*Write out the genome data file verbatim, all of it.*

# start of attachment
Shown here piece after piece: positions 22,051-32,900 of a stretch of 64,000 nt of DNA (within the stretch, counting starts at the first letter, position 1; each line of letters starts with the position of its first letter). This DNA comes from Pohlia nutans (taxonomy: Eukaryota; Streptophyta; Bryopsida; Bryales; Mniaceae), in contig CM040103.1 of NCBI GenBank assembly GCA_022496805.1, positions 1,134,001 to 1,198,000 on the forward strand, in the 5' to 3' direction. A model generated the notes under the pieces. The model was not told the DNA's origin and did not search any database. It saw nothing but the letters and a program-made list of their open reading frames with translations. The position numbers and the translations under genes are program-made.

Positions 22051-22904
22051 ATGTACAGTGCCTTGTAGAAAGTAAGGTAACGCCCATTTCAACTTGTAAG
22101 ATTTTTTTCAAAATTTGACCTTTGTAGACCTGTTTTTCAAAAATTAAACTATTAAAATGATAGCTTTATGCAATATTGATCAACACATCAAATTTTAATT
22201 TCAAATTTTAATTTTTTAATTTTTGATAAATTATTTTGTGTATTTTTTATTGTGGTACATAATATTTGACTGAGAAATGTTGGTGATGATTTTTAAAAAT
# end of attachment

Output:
Shown here piece after piece: positions 22,051-32,900 of a stretch of 64,000 nt of DNA (within the stretch, counting starts at the first letter, position 1; each line of letters starts with the position of its first letter). This DNA comes from Pohlia nutans (taxonomy: Eukaryota; Streptophyta; Bryopsida; Bryales; Mniaceae), in contig CM040103.1 of NCBI GenBank assembly GCA_022496805.1, positions 1,134,001 to 1,198,000 on the forward strand, in the 5' to 3' direction. A model generated the notes under the pieces. The model was not told the DNA's origin and did not search any database. It saw nothing but the letters and a program-made list of their open reading frames with translations. The position numbers and the translations under genes are program-made.

Positions 22051-22904
22051 ATGTACAGTGCCTTGTAGAAAGTAAGGTAACGCCCATTTCAACTTGTAAG
22101 ATTTTTTTCAAAATTTGACCTTTGTAGACCTGTTTTTCAAAAATTAAACTATTAAAATGATAGCTTTATGCAATATTGATCAACACATCAAATTTTAATT
22201 TCAAATTTTAATTTTTTAATTTTTGATAAATTATTTTGTGTATTTTTTATTGTGGTACATAATATTTGACTGAGAAATGTTGGTGATGATTTTTAAAAAT